Thursday morning I drove 6.5 hours to Colorado and moved into my new apartment.  After dinner that evening, I felt the worst I’d felt since my accident.  Let’s just say, I had the sensation of a flaming ferret trying to crawl out of my skull (and no, I don’t actually know what that feels like).  Ok, a smidge on the exaggerating side – “there were a thousand fire fighters in that house, Dane!” – but I didn’t feel right.  Thankfully, by Friday afternoon, I felt a bit better, and by Saturday I felt good.

Speaking of Saturday, as my welcome-to-Denver present to myself, I played in two Gaelic football games that afternoon.  I’m not sure if it was the altitude, heat, or the fact that I was probably still mildly concussed, but I wouldn’t say it was one of my best performances.  I did have a blast, though, because I was in my element.  To say that I love fresh air, sunshine, sports, and new friends would be an understatement.  I feel FULLY ALIVE when I am outside, moving, and socializing.  The Denver Gaels (and Bulldogs (Aussie Footy gals)) are straight-up great, by the way! I am super-duper stoked to get to know these stud-horse girls and play tons of Irish and Australian footy with them all summer and fall.


Where was I going with this post?

Oh ya, I just wanted to state something for the record: I’d rather die living my life to the fullest than die wishing I had.

I know I worry my family sick sometimes.  Last Sunday was my 13th concussion. On top of car accidents (both being in one, and being hit by one), getting struck by lightening, and suffering a mysterious “mini-aneurysm” or “min-stroke” (docs never gave me a straight answer) almost two years ago, this fall in the woods was cause for at least some brief concern.  My family sends me articles about football players, soldiers, and – now – famous authors dying from some form of TBI (traumatic brain injury).  They furrow their brow and tell me “The is serious, Sarah” when I chuckle and say “ok ok, I know I know, but I’ll be alright.”

I have continued to laugh about my accident from last Sunday.  It’s not really funny, per se, but why would I chose to stop living my life and enjoying what I do because of it?

Maybe some people think I am reckless.  Maybe I think some people are boring and scared of life.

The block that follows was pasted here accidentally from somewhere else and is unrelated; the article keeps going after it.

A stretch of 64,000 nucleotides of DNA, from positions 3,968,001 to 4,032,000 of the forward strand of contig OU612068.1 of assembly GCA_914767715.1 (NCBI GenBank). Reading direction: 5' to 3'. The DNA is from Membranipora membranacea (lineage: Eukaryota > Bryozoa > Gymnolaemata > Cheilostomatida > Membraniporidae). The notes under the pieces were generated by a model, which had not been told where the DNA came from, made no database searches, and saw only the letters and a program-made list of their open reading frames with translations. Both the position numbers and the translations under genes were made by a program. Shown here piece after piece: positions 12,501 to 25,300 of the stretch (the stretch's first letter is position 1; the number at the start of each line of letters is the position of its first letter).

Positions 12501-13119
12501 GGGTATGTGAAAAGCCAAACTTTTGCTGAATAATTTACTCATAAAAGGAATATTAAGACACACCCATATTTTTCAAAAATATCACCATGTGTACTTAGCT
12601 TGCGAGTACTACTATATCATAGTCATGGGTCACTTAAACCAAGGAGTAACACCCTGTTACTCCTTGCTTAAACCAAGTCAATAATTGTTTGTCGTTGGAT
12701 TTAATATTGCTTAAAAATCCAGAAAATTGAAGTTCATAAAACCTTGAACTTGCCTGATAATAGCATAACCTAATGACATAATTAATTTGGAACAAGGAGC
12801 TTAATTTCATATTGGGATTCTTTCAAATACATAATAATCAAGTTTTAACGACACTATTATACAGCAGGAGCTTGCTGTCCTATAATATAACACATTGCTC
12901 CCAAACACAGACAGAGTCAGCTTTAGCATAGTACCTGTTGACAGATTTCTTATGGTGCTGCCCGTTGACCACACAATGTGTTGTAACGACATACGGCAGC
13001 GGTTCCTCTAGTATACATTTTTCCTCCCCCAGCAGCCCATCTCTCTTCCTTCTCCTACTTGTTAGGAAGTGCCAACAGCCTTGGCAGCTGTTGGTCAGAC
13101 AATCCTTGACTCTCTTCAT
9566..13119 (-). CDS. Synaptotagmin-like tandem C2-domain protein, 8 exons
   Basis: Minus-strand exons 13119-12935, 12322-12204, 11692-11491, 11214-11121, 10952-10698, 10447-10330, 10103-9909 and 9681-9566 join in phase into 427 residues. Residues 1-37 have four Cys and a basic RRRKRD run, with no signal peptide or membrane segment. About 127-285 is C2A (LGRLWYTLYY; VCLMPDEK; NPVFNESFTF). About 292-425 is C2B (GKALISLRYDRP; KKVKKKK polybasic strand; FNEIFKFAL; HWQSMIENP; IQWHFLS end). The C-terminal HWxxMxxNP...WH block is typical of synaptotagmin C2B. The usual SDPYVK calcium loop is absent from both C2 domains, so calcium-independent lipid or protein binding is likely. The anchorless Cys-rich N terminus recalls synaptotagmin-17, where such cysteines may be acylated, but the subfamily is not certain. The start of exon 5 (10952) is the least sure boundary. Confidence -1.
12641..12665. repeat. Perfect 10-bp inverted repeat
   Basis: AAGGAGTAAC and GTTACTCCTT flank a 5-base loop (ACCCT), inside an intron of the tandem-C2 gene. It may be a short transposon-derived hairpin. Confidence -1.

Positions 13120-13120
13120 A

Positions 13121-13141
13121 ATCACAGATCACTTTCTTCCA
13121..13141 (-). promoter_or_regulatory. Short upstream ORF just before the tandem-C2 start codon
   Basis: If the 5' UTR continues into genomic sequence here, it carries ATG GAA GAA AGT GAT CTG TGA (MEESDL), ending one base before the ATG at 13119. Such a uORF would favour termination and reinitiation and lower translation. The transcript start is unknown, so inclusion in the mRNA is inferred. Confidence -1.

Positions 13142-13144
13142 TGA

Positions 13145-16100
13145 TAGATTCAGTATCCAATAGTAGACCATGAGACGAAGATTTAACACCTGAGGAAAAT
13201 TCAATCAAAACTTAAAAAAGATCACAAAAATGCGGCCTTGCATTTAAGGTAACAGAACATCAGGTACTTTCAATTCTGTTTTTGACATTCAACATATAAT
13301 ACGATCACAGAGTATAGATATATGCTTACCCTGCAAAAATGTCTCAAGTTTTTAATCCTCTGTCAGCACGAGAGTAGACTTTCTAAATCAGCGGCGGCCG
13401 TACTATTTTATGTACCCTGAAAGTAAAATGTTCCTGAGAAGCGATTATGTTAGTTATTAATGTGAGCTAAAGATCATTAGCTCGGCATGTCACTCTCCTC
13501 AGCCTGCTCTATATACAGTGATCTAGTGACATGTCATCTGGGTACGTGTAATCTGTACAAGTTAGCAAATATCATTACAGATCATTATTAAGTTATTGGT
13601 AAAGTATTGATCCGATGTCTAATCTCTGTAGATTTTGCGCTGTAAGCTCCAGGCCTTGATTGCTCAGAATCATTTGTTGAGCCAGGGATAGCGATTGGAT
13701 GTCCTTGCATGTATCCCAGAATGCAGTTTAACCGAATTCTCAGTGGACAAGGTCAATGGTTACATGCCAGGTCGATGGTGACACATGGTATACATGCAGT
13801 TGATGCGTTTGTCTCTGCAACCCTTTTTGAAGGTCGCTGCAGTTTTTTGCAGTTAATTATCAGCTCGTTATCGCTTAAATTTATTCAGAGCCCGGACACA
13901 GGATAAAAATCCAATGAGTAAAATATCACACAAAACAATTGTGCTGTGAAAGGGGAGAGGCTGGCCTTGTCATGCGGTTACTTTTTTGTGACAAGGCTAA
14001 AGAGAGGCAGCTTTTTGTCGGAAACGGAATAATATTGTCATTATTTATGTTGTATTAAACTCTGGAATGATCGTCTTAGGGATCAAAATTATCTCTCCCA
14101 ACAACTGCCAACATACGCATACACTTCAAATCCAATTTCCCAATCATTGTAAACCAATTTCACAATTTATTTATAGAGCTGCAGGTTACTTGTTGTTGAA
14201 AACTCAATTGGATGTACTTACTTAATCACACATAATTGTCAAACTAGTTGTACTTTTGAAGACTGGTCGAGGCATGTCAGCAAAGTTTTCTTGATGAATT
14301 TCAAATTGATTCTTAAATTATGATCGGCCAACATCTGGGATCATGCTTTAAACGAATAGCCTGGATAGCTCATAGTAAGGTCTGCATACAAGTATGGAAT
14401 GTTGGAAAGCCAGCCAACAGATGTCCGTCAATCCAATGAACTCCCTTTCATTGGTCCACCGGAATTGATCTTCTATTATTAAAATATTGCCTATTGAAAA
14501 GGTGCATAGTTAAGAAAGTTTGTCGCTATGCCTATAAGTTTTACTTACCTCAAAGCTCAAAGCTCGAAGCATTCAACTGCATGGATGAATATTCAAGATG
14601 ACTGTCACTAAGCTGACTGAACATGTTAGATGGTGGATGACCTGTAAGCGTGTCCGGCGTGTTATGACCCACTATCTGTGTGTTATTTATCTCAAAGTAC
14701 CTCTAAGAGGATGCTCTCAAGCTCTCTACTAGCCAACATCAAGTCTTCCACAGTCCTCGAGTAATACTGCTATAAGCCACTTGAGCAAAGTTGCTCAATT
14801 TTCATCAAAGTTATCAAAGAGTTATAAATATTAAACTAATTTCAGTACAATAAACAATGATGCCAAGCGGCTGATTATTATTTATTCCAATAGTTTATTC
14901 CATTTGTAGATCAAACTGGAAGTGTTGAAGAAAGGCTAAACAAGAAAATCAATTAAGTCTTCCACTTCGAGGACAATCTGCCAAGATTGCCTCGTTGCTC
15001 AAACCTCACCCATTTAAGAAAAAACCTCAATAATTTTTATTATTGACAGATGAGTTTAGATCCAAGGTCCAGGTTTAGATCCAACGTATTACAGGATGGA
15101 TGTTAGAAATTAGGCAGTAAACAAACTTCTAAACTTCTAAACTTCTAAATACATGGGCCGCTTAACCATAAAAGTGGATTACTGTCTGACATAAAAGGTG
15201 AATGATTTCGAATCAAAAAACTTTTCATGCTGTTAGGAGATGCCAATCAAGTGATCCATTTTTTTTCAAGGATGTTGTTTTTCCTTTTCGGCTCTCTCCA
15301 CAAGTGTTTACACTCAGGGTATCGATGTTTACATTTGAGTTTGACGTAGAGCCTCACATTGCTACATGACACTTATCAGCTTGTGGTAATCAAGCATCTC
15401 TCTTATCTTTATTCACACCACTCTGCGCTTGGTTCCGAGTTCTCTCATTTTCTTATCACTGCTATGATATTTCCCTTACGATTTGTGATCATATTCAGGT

This past weekend, the football girls probably thought I was a whack-o for playing in a contact sport 5 days after a concussion with 7 stitches still in my leg.  (A few girls called me a “bad-ass,” but me thinks they might have really meant “craaaaazy” ;-p).

Ok, do I think it would be funny to die young, with a bleed-out in my brain in the middle of the night?  No.  Of course not, and I sincerely hope that does not happen to me.  But I refuse to stop living my life the way that I do.  I am not reckless (I had a helmet on) and I do what I can to prepare for the events in which I place myself.  But I will not stop running because of scoliosis, arthritis, and herniated discs; I will not stop riding my bike because of multiple accidents; and I will not stop pushing the limits just because I “should take it easy.”… The same way I did not stop serving in the Marine Corps after being betrayed by friends and an institution I trusted, or stop laughing when told to pipe down, or stop loving after having my heart broken.  Perhaps you will scoff as you read this and mutter “cliché” but it rings true that it’s all connected.  It’s not a coincidence that I’ve been broken physically and keep getting back up – I’ve been broken emotionally and rallied just the same.  Because it doesn’t matter how many times you fall down; just get up one times many more 😉

I wrecked on my bike last week because I was having a good ride and got excited and ambitious. I wanted to push my limits.  I wanted to grow.  I tried to scale an obstacle on the Alum Creek advanced course that I’ve never taken on before. I lost my balance, and fell head first about eight feet off a platform and down a hill, with my heavy metal mountain bike crashing on top of me.

Did I make it over the obstacle that day?  No.

Did I fall and get severely banged up because of it? Yes.

Will I try it again and hope things go better the next time? Yes.

Like one of previous posts stated: Mountain-biking is a metaphor for life.  If you fall down, get back up.  In the literal sense, we get the metaphor; it’s clear.  But can you apply it to the mental or emotional areas of your life, as well?  If you want more resilience in one area of your life, can you start practicing it in another?